Imagine that you work 6 or 7 days a week, 18 hours a day, and have little chance to meet other people save when walking your employer’s dog, taking your wards to school, or doing the shopping. Welcome to the lives of many domestic helpers here in Hong Kong. Mobile phones understandably feature in their days, allowing communication, providing precious links to the world outside. But even so, many helpers won’t discuss important issues like legal rights and health concerns with other people. The embarrassment of being thought ignorant is isolating, and it compounds the already onerous burden of solitude.
Yet if these people first receive news from the blog and can then communicate anonymously with the other people in the network of mobile phones, what happens? A move towards a constructive culture of networking? Possibly not at such a crude level.
But imagine if a helper has just had her contract terminated unfairly, knows she must leave town in two weeks and needs legal advice? She can send a text to the central computer, which will distribute it to all other members in the network. All can reply to the message, again through the central computer, which would filter out truly extraneous messages. Some might be able to offer solace alone, but one might send the phone number of someone who could help. Any non-sensitive information would also be pushed from the central computer to the blog, informing others and maybe even allowing them to help with the original problem.
In this way, the second generation mobile phone with its simple message function could well become an integral, and not coincidental, part of Web 2.0 activism. Social change builds from that. The system could raise general awareness across a range of issues, and reach out to touch specific people in need.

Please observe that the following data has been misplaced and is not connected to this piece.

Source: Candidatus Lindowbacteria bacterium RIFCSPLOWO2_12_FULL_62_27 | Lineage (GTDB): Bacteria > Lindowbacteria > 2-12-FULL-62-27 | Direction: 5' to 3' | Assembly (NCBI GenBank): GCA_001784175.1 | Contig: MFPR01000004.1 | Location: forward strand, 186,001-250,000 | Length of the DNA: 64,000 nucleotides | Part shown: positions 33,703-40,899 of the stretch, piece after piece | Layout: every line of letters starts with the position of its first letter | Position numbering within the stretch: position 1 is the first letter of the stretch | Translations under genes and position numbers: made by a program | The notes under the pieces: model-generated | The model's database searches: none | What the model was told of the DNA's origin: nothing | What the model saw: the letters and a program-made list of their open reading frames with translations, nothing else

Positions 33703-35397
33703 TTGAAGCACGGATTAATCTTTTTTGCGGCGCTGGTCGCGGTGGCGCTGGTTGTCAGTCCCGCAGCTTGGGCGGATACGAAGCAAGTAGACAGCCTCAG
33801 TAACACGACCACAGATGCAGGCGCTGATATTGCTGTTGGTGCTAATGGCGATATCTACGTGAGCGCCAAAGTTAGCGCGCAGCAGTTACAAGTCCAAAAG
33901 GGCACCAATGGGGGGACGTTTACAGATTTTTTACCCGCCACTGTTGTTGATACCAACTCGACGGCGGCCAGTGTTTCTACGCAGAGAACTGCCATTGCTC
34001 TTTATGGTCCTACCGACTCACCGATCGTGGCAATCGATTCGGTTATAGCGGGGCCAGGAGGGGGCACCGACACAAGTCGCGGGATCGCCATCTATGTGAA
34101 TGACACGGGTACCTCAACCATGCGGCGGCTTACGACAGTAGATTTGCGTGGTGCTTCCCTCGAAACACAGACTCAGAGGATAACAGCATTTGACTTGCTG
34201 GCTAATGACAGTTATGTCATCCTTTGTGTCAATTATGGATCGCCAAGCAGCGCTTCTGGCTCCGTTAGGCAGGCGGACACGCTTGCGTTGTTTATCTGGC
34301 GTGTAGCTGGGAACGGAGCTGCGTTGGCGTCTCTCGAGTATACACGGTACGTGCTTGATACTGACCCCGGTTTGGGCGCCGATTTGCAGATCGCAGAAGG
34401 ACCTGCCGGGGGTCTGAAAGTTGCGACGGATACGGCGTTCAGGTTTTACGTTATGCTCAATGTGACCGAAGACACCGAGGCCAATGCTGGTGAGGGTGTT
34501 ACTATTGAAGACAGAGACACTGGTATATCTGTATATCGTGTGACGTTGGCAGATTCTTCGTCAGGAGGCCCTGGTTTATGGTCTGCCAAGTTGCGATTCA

Imagine starting with 10 people in the network and allowing registration through the blog until 100 people could offer advice, learn for themselves and mobilise to help when someone decides a situation is so difficult that they no longer wish to be anonymous.
Of course the idea isn’t full worked through yet, and from reading the Lifekludger blog I’m very much aware that hardware alone can be limiting in unforeseen ways. How the centralised computer will work is currently but a twinkle in my mind. And another problem will be recruiting the initial people in the network – ideas are so often difficult to propagate because they seem far less substantial than the practical remedies of everyday life, even those that offer little actual relief.
I’ll offer concept drawings here for comment when I’ve worked through the plans more, after I’ve discussed the various aspects of the idea with people I met through an earlier post on this blog. And I hope to discuss them with Dave Wallace soon – he’s invited me to take part in a podcast, flat voice and all.
It’s time for change everybody. Let’s start.